Page 19-20: “To the frequent charge that the humanities are impractical and that they must give way in our schools to narrow concern with those studies which seem more immediately connected to economic opportunity for the individual or to survival in a world whose instruments of power are based on the specific applications of science, we would assert that the humanities play a uniquely effective role in determining a man’s behavior and values. Included in the humanities are those studies that help man to find a purpose, that endow him with the ability to criticize intelligently and therefore to improve his own society, and that establish for the individual his sense of identity with other men both in his own country and in the world at large. Men and women who have a thoughtful appreciation of humane studies understand more fully than others the complexities with which we all live, and they have the potential for dealing with these complexities more rationally and more successfully than people who are unaware of or indifferent to the humanities. Those who understand and appreciate the humanities also lead more rewarding lives both within their own hearts and minds [page 20] and in their relations with their neighbors and associates, their communities and their country.”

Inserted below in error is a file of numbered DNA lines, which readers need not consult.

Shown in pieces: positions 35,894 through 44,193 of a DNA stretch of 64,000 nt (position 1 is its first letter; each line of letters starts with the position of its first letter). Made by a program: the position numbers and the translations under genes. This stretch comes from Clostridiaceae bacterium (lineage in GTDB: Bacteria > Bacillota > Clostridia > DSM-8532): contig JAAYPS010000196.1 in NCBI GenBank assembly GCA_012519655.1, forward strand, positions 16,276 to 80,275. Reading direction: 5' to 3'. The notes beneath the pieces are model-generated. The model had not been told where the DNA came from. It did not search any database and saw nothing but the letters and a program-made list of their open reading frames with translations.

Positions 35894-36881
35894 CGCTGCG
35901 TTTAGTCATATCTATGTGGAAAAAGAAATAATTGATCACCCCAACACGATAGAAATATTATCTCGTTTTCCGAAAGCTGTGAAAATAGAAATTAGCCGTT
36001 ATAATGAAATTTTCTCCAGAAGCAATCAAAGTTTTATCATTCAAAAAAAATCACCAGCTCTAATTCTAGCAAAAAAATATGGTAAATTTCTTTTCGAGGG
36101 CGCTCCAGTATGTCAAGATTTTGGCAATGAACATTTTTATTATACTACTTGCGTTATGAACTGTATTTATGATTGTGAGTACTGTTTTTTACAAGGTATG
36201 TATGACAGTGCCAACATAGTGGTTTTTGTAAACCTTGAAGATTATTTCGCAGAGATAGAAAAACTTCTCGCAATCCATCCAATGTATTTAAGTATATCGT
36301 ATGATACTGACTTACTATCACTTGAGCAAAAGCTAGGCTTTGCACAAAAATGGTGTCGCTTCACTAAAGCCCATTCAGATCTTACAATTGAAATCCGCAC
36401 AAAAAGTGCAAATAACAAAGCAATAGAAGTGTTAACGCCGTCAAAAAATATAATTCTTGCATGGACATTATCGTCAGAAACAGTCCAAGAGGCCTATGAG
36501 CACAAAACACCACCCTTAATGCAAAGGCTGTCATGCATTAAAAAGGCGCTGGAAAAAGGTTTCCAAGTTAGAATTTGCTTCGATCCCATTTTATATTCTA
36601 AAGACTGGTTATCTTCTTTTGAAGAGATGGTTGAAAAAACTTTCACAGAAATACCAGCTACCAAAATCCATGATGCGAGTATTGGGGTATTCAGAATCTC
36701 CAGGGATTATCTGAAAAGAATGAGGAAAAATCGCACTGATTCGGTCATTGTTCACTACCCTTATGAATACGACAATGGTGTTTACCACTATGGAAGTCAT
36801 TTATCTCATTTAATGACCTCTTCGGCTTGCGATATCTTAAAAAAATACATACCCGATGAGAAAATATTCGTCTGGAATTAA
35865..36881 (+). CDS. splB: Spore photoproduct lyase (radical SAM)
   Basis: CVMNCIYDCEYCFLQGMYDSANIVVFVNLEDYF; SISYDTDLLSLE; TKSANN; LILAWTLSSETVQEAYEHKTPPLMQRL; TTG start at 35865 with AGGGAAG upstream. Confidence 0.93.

Page 20: “In making these broad claims for humanistic studies we would emphasize that we are not talking solely about the humanities as a collection of studies designed mainly to produce scholars. Rather, we are concerned with every student who attends the public and private elementary and secondary schools of the United States, and with the type of person and citizen he is likely to become after his formal schooling has been completed. Whether a student leaves school after grade 9, after grade 12, after college, or after achieving a doctoral degree, it is important to him and to society that he be allowed to receive, as fully as his own potential permits, the heritage which is his in the humanities. While the schools are not the only agency to accomplish this task, there is no other in America today that bears so heavy a responsibility for it.”
Page 30: “Our responsibility to the best in our own tradition and to the world at large demands that we get immediately to the business of improvement in an aspect of our life as a nation which we have too long neglected. The cost of doing otherwise is to be measured in the adverse effect on our national character and our national life. “